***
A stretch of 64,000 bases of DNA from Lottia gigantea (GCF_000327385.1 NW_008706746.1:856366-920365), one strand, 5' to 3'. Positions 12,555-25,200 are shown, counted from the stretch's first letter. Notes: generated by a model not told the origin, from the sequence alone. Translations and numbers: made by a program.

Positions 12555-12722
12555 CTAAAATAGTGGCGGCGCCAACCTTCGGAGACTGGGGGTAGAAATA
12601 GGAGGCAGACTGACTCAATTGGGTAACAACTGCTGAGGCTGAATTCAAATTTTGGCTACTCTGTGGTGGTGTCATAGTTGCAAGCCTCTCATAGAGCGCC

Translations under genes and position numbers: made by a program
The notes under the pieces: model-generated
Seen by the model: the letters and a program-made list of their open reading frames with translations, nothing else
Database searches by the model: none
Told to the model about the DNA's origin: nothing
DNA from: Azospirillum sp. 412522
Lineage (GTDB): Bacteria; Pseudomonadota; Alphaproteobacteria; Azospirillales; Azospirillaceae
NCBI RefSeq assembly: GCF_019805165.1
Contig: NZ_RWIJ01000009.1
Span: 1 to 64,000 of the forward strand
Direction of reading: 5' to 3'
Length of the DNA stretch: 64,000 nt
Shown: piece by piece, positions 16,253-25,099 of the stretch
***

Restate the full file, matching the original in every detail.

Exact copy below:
A stretch of 64,000 bases of DNA from Lottia gigantea (GCF_000327385.1 NW_008706746.1:856366-920365), one strand, 5' to 3'. Positions 12,555-25,200 are shown, counted from the stretch's first letter. Notes: generated by a model not told the origin, from the sequence alone. Translations and numbers: made by a program.

Positions 12555-12722
12555 CTAAAATAGTGGCGGCGCCAACCTTCGGAGACTGGGGGTAGAAATA
12601 GGAGGCAGACTGACTCAATTGGGTAACAACTGCTGAGGCTGAATTCAAATTTTGGCTACTCTGTGGTGGTGTCATAGTTGCAAGCCTCTCATAGAGCGCC

Translations under genes and position numbers: made by a program
The notes under the pieces: model-generated
Seen by the model: the letters and a program-made list of their open reading frames with translations, nothing else
Database searches by the model: none
Told to the model about the DNA's origin: nothing
DNA from: Azospirillum sp. 412522
Lineage (GTDB): Bacteria; Pseudomonadota; Alphaproteobacteria; Azospirillales; Azospirillaceae
NCBI RefSeq assembly: GCF_019805165.1
Contig: NZ_RWIJ01000009.1
Span: 1 to 64,000 of the forward strand
Direction of reading: 5' to 3'
Length of the DNA stretch: 64,000 nt
Shown: piece by piece, positions 16,253-25,099 of the stretch